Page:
The Decemberists and the Tale of the Tale

I’ve talked about music once  before on this blog, but today I’d like to talk about some music in particular. I want to talk about one specific band: why I enjoy them, and the lesson that I’ve learned from their music.

I’m talking about the Decemberists. Have you listened to them? They’re fucking ace.

It’s funny; I got a Decemberists CD from a friend some years ago, back in the ancient days of high schooling. It was Her Majesty the Decemberists, I do believe, and–well… I didn’t like it. That’s right. I thought it was pretty boring. If you’ve read my other posts, you’ll recall that I once mentioned that I don’t typically listen to music for the lyrics. I’m usually all about the music itself unless it’s something like hip-hop, for which the focus is much more obviously placed on the lyrical content. For me, lyrics were all about having something slightly coherent for the melody to sit on top of.

Well, I’ve very recently started appreciating lyrics more, and it’s all thanks to the Decemberists. Why? Well, when it does come down to lyrics, the Decemberists write almost exclusively one of my favorite varieties of song. That is, they write story-songs. Their catalog is lousy with the things. There’s a song retelling Shakespeare’s tempest. There are fairy tales about a man who transforms into a fawn by day and falls in love with a forbidden young maiden. There are tunes about all manner of events historical and fictional, realistic and fantastic. And holy shit, do I appreciate that.

Story songs are something that has fallen out of favor in modern music for the most part, and I think that’s a shame. Songs used to be all about storytelling, you know. There are plenty of well known traditional examples to prove this. The Railroad Boy, Whiskey in the Jar, Greensleeves… American folk music is also filled with story-songs. So why have they gone out of fashion?

Well, normally I’d answer that apparently rhetorical question in the next paragraph. But the truth is, I don’t know. Songs about abstract concepts and boring love songs seem to be more popular these days. Even old-school dancing tunes, when they did have lyrics, were usually stories. Nowadays they’re usually about… I don’t know, dancing? They seem to even be about dance songs. You know, that seems pretty meta now that I think about it. Like a movie about the making of the movie itself. Or a TV show in which the main character writes the script for the next episode. Whoa… This is turning into some stoner shit right here.

The thing is, story songs have probably fallen out of favor because people focus less on the lyrics of music than they used to. Even the Beatles, man. The Beatles were an amazing and influential group, but let’s be honest–a lot of their lyrics were complete and utter balls. Mostly vapid love songs. One of the best songs lyrically is Eleanor Rigby, because it tells a tale. And even that is a bit abstract. You get the idea that some of the lyrics are less metaphorical and more, well… malarchy. And the idea that lyrics should get more appreciation makes me rethink my previous feelings about music. Sure, I still do like the sound of music alone. But the lyrics aren’t just there as fluff. They shouldn’t be, I mean. As stupid as it sounds, lyrics should speak to the listener. And they usually don’t. When is the last time you heard a Kesha song (I refuse to write a dollar sign in place of the “s”) and thought to yourself, “Yeah! She’s right! This place is about to blow!” Exactly. What happened to our musical tastes that we accept that kind of shit as lyrics? It’s empty, meaningless… It’s Kesha, God damnit.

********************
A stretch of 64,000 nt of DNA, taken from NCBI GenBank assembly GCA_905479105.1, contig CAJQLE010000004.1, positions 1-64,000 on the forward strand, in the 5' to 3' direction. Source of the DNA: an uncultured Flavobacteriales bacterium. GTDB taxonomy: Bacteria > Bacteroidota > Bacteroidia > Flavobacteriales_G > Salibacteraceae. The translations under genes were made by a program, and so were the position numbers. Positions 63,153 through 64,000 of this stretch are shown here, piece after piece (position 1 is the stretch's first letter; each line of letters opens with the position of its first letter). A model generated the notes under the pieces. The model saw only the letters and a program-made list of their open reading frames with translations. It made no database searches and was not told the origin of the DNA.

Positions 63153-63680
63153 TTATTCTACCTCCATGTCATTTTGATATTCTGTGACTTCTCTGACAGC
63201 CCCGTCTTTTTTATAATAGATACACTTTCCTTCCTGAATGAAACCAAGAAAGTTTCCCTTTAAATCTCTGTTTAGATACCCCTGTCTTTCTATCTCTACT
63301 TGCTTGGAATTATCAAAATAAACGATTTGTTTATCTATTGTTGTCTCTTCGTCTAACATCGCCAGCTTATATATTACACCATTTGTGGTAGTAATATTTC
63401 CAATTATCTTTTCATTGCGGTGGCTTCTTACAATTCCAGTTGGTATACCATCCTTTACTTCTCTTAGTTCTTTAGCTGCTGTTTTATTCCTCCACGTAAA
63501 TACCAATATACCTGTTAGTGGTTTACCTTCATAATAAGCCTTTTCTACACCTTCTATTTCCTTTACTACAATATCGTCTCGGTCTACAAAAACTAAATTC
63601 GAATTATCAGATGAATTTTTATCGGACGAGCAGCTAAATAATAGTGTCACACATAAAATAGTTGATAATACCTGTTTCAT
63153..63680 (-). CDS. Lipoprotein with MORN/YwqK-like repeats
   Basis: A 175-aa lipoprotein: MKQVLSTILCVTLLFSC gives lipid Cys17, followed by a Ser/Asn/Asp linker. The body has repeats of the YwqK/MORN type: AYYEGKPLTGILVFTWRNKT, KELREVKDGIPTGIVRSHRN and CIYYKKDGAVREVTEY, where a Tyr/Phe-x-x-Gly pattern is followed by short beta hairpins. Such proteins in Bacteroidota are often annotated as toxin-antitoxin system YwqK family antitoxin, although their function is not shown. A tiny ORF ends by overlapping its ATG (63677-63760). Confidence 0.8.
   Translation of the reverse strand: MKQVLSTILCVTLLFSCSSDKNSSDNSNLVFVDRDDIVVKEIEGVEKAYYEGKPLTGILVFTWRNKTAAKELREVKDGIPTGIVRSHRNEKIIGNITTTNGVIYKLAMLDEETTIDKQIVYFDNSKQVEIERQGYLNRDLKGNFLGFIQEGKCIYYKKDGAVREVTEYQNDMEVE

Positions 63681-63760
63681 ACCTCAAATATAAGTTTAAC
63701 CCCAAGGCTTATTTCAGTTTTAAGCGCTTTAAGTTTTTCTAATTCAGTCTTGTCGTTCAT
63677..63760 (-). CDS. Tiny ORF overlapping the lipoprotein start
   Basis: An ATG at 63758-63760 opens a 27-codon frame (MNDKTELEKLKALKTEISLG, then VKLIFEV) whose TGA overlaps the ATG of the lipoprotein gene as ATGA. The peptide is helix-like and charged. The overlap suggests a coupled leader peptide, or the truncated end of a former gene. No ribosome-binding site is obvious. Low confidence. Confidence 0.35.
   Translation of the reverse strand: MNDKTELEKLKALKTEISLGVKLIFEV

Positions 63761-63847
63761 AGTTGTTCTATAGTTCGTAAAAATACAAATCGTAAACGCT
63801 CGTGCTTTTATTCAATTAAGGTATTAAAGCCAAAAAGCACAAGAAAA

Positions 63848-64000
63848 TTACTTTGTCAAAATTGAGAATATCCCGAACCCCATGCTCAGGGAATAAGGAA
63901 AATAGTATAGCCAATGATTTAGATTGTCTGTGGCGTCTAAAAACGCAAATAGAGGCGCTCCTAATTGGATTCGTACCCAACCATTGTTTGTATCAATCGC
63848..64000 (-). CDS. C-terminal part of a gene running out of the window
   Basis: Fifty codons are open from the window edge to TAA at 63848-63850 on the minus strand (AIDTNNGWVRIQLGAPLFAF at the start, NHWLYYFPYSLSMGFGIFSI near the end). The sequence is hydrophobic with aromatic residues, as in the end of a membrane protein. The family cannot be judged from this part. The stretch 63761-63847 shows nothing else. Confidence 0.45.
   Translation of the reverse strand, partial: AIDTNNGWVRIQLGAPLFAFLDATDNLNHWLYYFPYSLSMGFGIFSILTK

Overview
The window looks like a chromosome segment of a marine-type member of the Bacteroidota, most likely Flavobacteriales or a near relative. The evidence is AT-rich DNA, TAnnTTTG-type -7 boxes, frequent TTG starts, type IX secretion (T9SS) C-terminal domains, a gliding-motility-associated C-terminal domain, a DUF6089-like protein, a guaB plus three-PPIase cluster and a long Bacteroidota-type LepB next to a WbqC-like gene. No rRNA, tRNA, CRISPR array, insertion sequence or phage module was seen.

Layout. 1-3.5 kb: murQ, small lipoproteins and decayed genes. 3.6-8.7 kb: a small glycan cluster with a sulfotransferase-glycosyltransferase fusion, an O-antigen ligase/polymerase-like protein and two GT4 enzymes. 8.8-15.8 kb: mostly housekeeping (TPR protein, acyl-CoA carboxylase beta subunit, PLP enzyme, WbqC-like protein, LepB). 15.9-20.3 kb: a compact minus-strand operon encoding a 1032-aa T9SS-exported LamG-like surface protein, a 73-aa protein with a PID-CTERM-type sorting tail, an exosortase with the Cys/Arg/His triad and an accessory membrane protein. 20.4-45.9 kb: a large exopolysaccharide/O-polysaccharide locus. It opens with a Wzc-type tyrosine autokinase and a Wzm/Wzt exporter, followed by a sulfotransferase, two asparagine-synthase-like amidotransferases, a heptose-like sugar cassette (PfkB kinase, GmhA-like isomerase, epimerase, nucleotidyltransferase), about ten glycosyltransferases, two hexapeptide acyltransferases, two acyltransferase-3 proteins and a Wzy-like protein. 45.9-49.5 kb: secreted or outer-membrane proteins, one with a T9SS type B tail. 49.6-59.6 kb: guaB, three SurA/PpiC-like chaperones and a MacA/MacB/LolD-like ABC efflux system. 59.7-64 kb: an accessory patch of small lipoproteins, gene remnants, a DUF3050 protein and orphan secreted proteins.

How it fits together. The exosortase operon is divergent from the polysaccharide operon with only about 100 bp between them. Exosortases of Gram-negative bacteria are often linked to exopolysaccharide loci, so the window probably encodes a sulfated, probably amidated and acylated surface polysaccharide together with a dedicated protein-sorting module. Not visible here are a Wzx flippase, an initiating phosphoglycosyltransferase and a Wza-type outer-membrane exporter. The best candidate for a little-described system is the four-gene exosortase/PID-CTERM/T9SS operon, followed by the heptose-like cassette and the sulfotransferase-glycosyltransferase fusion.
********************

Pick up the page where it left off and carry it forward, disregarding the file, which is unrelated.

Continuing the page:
The stories that the Decemberists tell aren’t all the sort of realistic tales that I like to write in the form of prose. Some are dark, some are uplifting… but nearly all of them, even the love songs, tell a tale of some kind. There is something about the sweetness of a touching melody that allows even a simple story to move us. The perfect high note can make that pleading cry for love that much more touching. The heart-wrenching dissonance of two distorted guitar tones fighting to overcome each other can help drive the accompanying lyrics into your heart and your mind to stay. They don’t have to be complex lyrics, you see, because they have the music to help them, and music speaks to people in a way that words alone cannot. So why has popular music been largely unable to tell even simple stories in what seems like such a long time? Maybe storytellers are just being driven underground, I don’t know.

I appreciate story songs for another reason. As a would-be writer of music (I dabble), I find them easier to write. Thinking of melodies is hard. But sometimes the melody will just find your song after you’ve got some words for it to cling to. The natural rhythm of words works that way. Whenever I’d think of a melody first and then try to stick some words on it, they were utter shit. They still usually are. All vague ideas and empty “messages.”

The point is, I wish that songwriting would follow the tack of the Decemberists and lean back towards storytelling. It’s not as if the concept is inapplicable in modern music. Nas did it, and that’s why he kicks so much ass, or used to, anyway. Don’t you even dare tell me that Nas didn’t used to kick ass. Shut your mouth.

We all like stories, is what I’m saying. In any case, aren’t you tired of hearing autotuned party-boppers tell you what a club looks like? I sure as hell am. Bring back the stories, man. It’s time for a revival.

Peace, friends.

 

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